January 21, 2014
Espionage Porn: You had me at "Porn"
Marc Thiessen asks why the NYTimes thinks it's important to publish how our intel community gathers intelligence when there's not even an accusation that some of those methods are being used domestically. Papers like the Times constantly tell us they weigh national security and intelligence concerns against the public's right to know what the government is up to. That's a very noble sentiment, except in practice it means .... what? It means that an editor at the Times self-appoints himself to the role of what secrets deserve to be kept and which secrets they're going to publish.
Do you trust the NYTimes to make that call? Before you answer, consider this. A good friend of mine was tipped off that the NYTimes was about to reveal some information. Because the information was in regards to an ongoing criminal investigation, the Times was asked not to publish it. Not to withhold the story. Not to lie to the public. Just to withhold a couple of key points, in this case the name of a single individual. The Times ignored the request. The public needed to know, you see. And so the target of an ongoing criminal investigation know knew he was the target of a criminal investigation.
Before this disclosure, terrorists believed that if they did not connect to the Internet, they were “off the grid” and out of range of NSA surveillance. Now they know that is not true. As a result they can take countermeasures — and stop using the offline computers the NSA was monitoring — which means we will lose access to vital streams of intelligence we needed to prevent an attack.Indeed, how is the Times any different then the "rag" across town, the Post? At least the Post uses real porn to titilate its readers. They put boobs on the front page with the promise of even more cleavage on the inside. The Post is honest about what it's doing, the Times hides behind a veneer of the leftwing concerns of its typical readers.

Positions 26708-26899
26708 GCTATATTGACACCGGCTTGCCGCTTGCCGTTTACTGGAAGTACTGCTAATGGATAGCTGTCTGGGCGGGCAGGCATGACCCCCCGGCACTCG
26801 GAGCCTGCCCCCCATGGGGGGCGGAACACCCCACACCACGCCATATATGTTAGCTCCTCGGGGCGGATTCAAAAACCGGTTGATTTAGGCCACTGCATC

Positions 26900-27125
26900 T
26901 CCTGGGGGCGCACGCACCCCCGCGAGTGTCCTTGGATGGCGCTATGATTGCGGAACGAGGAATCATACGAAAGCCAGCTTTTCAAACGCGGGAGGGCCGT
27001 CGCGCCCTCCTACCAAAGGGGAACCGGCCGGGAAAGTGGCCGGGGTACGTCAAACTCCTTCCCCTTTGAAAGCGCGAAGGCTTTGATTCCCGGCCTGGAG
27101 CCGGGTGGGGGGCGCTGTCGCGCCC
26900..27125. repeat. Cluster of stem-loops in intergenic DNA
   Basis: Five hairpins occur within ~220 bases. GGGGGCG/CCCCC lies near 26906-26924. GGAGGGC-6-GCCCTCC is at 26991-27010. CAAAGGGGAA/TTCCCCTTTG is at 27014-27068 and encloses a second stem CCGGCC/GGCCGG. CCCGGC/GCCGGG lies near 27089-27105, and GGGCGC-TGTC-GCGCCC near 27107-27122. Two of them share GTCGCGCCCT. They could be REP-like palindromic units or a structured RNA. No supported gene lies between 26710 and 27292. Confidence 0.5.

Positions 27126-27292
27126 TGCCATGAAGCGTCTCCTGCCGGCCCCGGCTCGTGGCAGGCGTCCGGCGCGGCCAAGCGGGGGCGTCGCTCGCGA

As one former senior intelligence official told me recently, stories like this are nothing more than “espionage porn.” They serve no greater social purpose other than to titillate.
Read the whole article, it lists a bunch of Snowden revelations about our foreign espionage capabilities which do nothing to promote civil liberties but do directly hurt our ability to spy. It's almost like Snowden, the Times, and its lefty readers want America to be weaker.
To paraphrase Justice Potter Stewart, I'm not sure how to define espionage porn, but I know it when I see it. And most of what Edward Snowden has released fits that description.
H/T: Hot Air link thing